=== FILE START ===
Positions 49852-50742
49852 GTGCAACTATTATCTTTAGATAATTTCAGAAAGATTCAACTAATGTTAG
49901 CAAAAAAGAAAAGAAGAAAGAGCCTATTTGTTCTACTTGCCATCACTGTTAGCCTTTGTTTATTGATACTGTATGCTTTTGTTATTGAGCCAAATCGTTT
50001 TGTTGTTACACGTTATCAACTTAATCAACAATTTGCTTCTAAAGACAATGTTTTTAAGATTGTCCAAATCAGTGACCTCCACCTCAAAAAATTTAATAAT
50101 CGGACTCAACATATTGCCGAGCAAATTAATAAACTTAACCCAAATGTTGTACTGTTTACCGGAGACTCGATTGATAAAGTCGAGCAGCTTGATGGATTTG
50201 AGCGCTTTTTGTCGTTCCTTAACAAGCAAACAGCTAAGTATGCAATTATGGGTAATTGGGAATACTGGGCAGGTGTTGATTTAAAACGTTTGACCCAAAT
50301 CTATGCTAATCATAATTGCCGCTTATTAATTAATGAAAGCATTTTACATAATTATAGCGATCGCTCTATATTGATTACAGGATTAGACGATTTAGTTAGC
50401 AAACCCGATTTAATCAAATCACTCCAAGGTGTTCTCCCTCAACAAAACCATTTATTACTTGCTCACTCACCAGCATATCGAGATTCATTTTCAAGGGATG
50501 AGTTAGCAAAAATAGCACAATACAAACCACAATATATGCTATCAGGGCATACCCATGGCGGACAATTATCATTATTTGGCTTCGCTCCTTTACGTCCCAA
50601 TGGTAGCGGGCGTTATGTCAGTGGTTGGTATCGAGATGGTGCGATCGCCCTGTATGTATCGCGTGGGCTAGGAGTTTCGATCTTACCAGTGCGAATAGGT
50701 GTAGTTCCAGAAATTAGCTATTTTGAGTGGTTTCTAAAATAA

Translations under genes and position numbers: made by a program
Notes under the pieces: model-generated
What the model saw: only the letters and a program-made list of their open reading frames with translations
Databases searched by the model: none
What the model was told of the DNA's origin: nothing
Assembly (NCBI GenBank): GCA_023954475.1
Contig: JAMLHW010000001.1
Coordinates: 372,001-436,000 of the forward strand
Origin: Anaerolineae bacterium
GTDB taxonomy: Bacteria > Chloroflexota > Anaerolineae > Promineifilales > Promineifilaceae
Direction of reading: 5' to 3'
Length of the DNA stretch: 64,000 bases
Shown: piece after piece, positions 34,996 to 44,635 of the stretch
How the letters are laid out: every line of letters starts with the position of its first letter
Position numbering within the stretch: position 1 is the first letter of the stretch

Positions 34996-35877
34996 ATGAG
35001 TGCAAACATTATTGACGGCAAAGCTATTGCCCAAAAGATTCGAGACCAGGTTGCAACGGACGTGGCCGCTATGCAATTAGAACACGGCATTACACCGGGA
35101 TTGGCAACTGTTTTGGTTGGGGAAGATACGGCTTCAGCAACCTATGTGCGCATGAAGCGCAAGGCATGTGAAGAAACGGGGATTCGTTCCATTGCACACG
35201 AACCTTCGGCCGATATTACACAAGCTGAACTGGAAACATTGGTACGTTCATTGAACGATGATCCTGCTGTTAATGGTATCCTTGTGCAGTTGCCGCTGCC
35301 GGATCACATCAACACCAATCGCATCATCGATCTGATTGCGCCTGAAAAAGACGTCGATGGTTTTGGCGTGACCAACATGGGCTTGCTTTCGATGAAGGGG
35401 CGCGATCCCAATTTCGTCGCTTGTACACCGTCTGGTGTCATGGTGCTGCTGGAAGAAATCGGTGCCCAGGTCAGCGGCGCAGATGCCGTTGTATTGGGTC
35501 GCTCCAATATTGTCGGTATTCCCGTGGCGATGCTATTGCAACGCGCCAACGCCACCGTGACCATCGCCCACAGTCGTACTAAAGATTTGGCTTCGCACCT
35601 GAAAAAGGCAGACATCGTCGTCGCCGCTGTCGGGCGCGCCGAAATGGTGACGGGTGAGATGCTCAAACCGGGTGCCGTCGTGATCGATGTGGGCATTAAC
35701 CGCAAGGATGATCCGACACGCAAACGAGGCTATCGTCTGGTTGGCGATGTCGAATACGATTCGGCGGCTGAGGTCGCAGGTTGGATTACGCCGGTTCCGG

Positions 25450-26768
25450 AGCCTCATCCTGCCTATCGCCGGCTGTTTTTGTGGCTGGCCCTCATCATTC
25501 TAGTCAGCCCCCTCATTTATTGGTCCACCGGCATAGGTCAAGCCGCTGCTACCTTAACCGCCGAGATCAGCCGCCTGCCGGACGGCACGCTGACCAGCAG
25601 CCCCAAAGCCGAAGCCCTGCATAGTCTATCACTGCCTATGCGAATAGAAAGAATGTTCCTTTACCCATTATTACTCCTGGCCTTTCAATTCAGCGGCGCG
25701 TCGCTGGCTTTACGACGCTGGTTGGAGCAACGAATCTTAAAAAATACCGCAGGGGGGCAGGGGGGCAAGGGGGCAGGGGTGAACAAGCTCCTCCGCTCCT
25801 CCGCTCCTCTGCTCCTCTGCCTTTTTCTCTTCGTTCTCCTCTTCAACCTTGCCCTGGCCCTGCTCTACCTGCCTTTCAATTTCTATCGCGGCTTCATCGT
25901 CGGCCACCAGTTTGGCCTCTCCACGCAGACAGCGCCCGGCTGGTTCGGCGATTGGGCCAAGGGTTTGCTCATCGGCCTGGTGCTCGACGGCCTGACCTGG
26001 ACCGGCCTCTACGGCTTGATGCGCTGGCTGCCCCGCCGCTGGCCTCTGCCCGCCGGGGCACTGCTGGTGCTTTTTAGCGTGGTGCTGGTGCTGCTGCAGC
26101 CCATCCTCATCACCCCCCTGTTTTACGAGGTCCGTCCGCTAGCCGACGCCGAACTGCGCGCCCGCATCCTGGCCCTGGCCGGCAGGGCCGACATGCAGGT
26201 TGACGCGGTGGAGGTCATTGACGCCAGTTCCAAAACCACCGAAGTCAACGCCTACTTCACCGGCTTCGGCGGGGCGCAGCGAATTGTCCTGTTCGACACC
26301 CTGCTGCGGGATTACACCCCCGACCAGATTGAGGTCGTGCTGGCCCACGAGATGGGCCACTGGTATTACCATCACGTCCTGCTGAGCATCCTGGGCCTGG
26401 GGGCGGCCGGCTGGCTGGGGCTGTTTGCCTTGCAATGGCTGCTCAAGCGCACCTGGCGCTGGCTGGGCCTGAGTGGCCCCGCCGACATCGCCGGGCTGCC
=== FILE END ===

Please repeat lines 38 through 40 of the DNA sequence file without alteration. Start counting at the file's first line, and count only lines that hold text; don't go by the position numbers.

25450 AGCCTCATCCTGCCTATCGCCGGCTGTTTTTGTGGCTGGCCCTCATCATTC
25501 TAGTCAGCCCCCTCATTTATTGGTCCACCGGCATAGGTCAAGCCGCTGCTACCTTAACCGCCGAGATCAGCCGCCTGCCGGACGGCACGCTGACCAGCAG
25601 CCCCAAAGCCGAAGCCCTGCATAGTCTATCACTGCCTATGCGAATAGAAAGAATGTTCCTTTACCCATTATTACTCCTGGCCTTTCAATTCAGCGGCGCG